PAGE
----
US8794638B2 - Sealing array for high temperature applications - Google Patents

Sealing array for high temperature applications Download PDF

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US8794638B2
US8794638B2 US12/394,569 US39456909A US8794638B2 US 8794638 B2 US8794638 B2 US 8794638B2 US 39456909 A US39456909 A US 39456909A US 8794638 B2 US8794638 B2 US 8794638B2
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ring
rings
sealing
cap
tubular
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US20100219592A1 (en
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Ira Gene Tuckness
Russell Irving Bayh, III
David Lynn Reesing
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Halliburton Energy Services Inc
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Halliburton Energy Services Inc
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Assigned to HALLIBURTON ENERGY SERVICES, INC. reassignment HALLIBURTON ENERGY SERVICES, INC. ASSIGNMENT OF ASSIGNORS INTEREST (SEE DOCUMENT FOR DETAILS). Assignors: REESING, DAVID LYNN, BAYH, RUSSELL IRVING, TUCKNESS, IRA GENE
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    • FMECHANICAL ENGINEERING; LIGHTING; HEATING; WEAPONS; BLASTING
    • F16ENGINEERING ELEMENTS AND UNITS; GENERAL MEASURES FOR PRODUCING AND MAINTAINING EFFECTIVE FUNCTIONING OF MACHINES OR INSTALLATIONS; THERMAL INSULATION IN GENERAL
    • F16JPISTONS; CYLINDERS; SEALINGS
    • F16J15/00Sealings
    • F16J15/16Sealings between relatively-moving surfaces
    • F16J15/18Sealings between relatively-moving surfaces with stuffing-boxes for elastic or plastic packings
    • F16J15/20Packing materials therefor
    • EFIXED CONSTRUCTIONS
    • E21EARTH DRILLING; MINING
    • E21BEARTH DRILLING, e.g. DEEP DRILLING; OBTAINING OIL, GAS, WATER, SOLUBLE OR MELTABLE MATERIALS OR A SLURRY OF MINERALS FROM WELLS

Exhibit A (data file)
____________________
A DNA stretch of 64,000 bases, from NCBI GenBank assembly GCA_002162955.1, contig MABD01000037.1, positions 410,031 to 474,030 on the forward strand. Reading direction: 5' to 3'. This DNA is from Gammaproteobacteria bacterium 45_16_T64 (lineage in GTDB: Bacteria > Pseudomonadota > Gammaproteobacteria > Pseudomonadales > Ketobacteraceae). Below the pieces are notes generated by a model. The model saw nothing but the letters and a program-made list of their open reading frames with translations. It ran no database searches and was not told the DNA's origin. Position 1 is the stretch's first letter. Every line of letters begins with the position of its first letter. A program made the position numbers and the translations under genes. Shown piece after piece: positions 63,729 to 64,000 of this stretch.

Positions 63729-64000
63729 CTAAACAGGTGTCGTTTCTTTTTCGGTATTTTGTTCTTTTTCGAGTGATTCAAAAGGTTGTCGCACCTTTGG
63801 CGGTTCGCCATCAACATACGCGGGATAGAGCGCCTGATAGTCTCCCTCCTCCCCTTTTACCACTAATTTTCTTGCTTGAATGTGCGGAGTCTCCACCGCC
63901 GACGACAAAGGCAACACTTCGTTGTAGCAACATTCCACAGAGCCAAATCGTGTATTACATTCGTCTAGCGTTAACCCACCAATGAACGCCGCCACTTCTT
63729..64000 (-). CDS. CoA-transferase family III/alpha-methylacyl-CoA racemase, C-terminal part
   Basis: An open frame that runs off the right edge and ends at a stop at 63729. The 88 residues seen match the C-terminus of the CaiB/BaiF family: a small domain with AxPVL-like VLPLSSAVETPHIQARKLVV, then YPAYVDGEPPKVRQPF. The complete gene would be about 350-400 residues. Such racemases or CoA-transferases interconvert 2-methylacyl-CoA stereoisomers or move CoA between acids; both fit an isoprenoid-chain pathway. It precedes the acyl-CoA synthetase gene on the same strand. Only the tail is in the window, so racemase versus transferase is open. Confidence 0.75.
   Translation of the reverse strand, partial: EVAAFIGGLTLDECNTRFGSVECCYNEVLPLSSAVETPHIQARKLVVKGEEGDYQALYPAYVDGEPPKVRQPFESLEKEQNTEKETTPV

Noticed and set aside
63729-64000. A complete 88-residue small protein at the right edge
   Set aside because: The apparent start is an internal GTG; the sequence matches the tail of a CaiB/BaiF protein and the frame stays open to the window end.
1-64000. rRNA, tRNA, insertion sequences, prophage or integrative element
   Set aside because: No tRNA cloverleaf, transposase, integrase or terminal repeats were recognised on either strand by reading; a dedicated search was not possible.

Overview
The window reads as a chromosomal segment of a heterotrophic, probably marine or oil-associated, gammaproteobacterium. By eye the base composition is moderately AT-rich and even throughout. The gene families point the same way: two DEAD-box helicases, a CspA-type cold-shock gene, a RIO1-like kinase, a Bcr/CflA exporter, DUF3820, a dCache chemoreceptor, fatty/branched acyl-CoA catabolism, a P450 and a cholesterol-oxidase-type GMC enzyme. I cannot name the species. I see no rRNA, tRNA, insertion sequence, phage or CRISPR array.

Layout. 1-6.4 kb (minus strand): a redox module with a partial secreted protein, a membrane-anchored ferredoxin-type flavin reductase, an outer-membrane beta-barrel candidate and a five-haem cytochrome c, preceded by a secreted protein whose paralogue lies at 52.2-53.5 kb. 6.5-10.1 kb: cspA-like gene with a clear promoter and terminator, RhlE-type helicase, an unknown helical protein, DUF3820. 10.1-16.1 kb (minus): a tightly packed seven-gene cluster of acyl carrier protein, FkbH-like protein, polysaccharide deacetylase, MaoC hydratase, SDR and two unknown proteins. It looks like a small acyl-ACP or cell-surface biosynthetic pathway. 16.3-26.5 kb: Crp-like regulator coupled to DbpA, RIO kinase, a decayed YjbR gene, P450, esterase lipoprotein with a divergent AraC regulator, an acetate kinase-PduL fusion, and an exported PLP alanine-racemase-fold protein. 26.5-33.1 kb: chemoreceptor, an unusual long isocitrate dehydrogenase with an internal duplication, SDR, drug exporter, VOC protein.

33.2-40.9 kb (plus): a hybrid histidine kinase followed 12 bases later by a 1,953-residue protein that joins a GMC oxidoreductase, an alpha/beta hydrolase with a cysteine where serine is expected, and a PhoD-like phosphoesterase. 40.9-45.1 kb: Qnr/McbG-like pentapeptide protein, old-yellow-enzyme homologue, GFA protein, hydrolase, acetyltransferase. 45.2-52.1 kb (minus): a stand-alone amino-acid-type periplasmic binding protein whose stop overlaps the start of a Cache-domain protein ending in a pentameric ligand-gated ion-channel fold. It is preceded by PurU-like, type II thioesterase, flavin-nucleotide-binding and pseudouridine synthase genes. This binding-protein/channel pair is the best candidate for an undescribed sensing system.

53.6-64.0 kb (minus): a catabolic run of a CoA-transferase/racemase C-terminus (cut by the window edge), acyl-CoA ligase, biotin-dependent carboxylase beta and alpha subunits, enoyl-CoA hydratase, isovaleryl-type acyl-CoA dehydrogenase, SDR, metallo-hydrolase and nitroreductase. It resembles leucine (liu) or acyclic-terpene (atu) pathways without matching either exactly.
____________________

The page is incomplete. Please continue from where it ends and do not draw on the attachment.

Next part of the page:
• E21B33/00Sealing or packing boreholes or wells
    • E21B33/10Sealing or packing boreholes or wells in the borehole
    • FMECHANICAL ENGINEERING; LIGHTING; HEATING; WEAPONS; BLASTING
    • F16ENGINEERING ELEMENTS AND UNITS; GENERAL MEASURES FOR PRODUCING AND MAINTAINING EFFECTIVE FUNCTIONING OF MACHINES OR INSTALLATIONS; THERMAL INSULATION IN GENERAL
    • F16JPISTONS; CYLINDERS; SEALINGS
    • F16J15/00Sealings
    • F16J15/16Sealings between relatively-moving surfaces
    • F16J15/26Sealings between relatively-moving surfaces with stuffing-boxes for rigid sealing rings
    • E21B2033/005
    • EFIXED CONSTRUCTIONS
    • E21EARTH DRILLING; MINING
    • E21BEARTH DRILLING, e.g. DEEP DRILLING; OBTAINING OIL, GAS, WATER, SOLUBLE OR MELTABLE MATERIALS OR A SLURRY OF MINERALS FROM WELLS
    • E21B2200/00Special features related to earth drilling for obtaining oil, gas or water
    • E21B2200/01Sealings characterised by their shape

Abstract

A sealing array for positioning in an annular space between tubular members to provide a seal therebetween. The sealing array includes a pair of oppositely disposed backup rings, each defining a primary outer seal member of the sealing array. A pair of rigid cap rings is disposed between the backup rings. Each cap ring has a substantially planar surface and an oppositely disposed surface that engages one of the backup rings to energize the backup rings upon the application of sufficient pressure. The cap rings are sized to form controlled extrusion gaps with both tubular members. An energizing element is disposed between the planar surfaces of the cap rings. The energizing element engages a planar surface of at least one of the cap rings and seals the extrusion gaps associated with the engaged cap ring upon the application of sufficient pressure.

Description

TECHNICAL FIELD OF THE INVENTION

This invention relates, in general, to an improved sealing system for use in high temperature applications and, in particular, to a sealing array that includes a configuration of an energizing element, cap rings and backup rings that provide for enhanced sealing in high temperature applications.

BACKGROUND OF THE INVENTION

Without limiting the scope of the present invention, its background is described with reference to sealing in high temperature steam applications, as an example.